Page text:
Big Jim Trail

Big Jim Peak
This hike was specifically chosen to satisfy two main desires I had in selecting a hike.  First, that there was a peak to summit.  I had been toying with the idea of focusing on peakbagging in the mountains around Phoenix, and this was the first hike I specifically chose based on that goal.  Second, it was a very obscure trail that has seen very little traffic.  I really wanted to hike a trail in an area new to me on a trail that was not heavily used nor established.  Big Jim Peak sits about 6 miles into a remote portion of desert called Hell’s Canyon Wilderness west of Lake Pleasant along Cottonwood Creek, north of the Phoenix Metro area.

Big Jim Peak

Singer ‘Walkin’ Jim Stolz hiked more than 28,000 of trail before his death in 2010.  Walkin’ Jim Loop is named for this intrepid outdoorsman, adventurer, singer and author.  The trail was originally blazed by Bob Greg and named after Jim Stolz with the latter’s permission.  Jim later accepted Bob’s invitation to hike the trail with him in 2010 shortly before his death.

I was planning on doing this hike with a small group, but as often happens, people slowly began to back out.  When I finally accepted that I was going to be hiking alone, in an unknown wilderness area, I began to doubt the trip and almost backed out myself.  I collected information, maps and researched the trail and the area.  The morning of the hike, I came very close to cancelling.  Then, ridiculous as it may sound, I thought of my dad…and the idea of backing away from a challenge because of ‘the unknown’ suddenly seemed unreasonable.  So, I grabbed my gear and followed the directions to the trailhead.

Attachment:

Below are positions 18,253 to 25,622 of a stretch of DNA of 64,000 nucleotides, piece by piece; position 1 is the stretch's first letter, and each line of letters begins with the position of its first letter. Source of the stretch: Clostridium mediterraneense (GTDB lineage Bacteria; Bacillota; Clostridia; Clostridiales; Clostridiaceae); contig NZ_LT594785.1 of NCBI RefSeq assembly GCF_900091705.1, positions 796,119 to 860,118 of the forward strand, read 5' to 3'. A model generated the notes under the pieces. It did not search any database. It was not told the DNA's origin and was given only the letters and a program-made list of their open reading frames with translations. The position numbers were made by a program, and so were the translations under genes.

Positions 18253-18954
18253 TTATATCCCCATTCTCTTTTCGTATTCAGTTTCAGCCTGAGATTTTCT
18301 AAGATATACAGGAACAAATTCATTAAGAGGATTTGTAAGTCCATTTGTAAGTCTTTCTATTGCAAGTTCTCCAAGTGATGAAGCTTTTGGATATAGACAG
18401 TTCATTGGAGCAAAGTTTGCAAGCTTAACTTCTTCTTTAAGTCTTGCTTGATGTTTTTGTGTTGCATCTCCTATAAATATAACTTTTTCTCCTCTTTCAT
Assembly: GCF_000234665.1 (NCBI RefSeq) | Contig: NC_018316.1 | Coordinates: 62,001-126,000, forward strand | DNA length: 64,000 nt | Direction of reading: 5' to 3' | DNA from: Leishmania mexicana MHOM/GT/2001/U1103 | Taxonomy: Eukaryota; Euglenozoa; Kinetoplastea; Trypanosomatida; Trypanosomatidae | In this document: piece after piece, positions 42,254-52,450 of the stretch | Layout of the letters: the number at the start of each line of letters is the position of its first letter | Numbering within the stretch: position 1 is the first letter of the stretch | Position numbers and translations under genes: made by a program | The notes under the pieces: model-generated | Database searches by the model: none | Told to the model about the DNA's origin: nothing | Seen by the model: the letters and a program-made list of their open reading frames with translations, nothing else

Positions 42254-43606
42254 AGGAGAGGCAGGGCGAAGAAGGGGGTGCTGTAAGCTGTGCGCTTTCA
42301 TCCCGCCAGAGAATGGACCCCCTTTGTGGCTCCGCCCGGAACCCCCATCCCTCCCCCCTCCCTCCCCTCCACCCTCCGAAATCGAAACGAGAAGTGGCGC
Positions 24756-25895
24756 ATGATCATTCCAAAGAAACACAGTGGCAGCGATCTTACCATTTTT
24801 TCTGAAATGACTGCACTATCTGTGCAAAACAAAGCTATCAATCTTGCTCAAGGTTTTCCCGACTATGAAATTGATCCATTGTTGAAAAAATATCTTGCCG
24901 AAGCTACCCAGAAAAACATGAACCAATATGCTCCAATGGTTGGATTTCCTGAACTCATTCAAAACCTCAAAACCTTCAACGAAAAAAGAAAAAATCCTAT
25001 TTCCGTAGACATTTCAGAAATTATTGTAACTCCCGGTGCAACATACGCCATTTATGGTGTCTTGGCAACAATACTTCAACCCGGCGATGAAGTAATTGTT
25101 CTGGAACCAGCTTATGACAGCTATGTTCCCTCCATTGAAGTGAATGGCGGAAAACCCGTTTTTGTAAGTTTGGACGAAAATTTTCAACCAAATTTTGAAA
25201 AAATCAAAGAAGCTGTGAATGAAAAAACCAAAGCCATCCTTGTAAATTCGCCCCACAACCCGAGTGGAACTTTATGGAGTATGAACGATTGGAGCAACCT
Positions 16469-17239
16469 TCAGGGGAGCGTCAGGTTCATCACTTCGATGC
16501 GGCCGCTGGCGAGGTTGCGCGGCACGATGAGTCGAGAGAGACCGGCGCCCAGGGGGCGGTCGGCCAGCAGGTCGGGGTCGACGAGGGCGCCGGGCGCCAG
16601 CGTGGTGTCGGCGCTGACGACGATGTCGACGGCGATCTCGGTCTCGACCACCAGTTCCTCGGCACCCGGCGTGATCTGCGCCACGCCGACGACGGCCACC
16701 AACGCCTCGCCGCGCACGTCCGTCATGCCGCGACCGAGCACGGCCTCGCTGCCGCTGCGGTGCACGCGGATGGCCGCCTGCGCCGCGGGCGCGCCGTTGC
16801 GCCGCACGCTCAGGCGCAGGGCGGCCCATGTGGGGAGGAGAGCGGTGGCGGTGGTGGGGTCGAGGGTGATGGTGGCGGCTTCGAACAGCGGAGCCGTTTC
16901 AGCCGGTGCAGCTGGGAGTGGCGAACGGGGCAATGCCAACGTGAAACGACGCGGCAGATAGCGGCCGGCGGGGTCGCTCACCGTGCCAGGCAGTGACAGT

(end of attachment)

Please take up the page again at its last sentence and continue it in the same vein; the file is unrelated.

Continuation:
There are old ranch roads that traverse this wilderness area.  The whole area used to be cattle land and there are still some wild cattle loose in the area, as well as wild burros and a variety of other wildlife.  The trail actually crosses some old homestead sites deep in the wilderness with partial fences, debris and artifacts littered about the clearings.  The trail is fairly well worn in the beginning and crosses Cottonwood Creek a couple of times.  As it takes you further into the desert, the signs of use diminish and the trail becomes more overgrown.  It became clear to me a couple of miles in the that main use of the trail was by the local wildlife, not humans, and I was forced to stoop below branches and push through overgrown brush.

Big Jim PeakI had marked my route beforehand on a fairly detailed topo map, and was able to follow the trail easily despite it’s spotty and faint appearance.  In places, the trail can disappear completely but is marked relatively well with cairns for those with a careful enough eye to catch them.  There were portions of this trail where the only way to continue the route was to walk from cairn to cairn.  The topo map was invaluable at times, and allowed me to triangulate my position and reorient myself.

Big Jim PeakThe trail itself is a lot of fun.  The terrain changes repeatedly, the trail wanders through dense Mesquite forests, crosses dry and wet creeks and washes, climbs up and over various rock formations covered with a variety of lichen and drop in and out of several small canyons.  The trail is very remote, and one of the few places where I really noticed the silence.  Desert silence is a strange thing, and unique.  Occasionally, I could hear the motor of 4×4 vehicles in use on some of the old, abandoned ranch roads.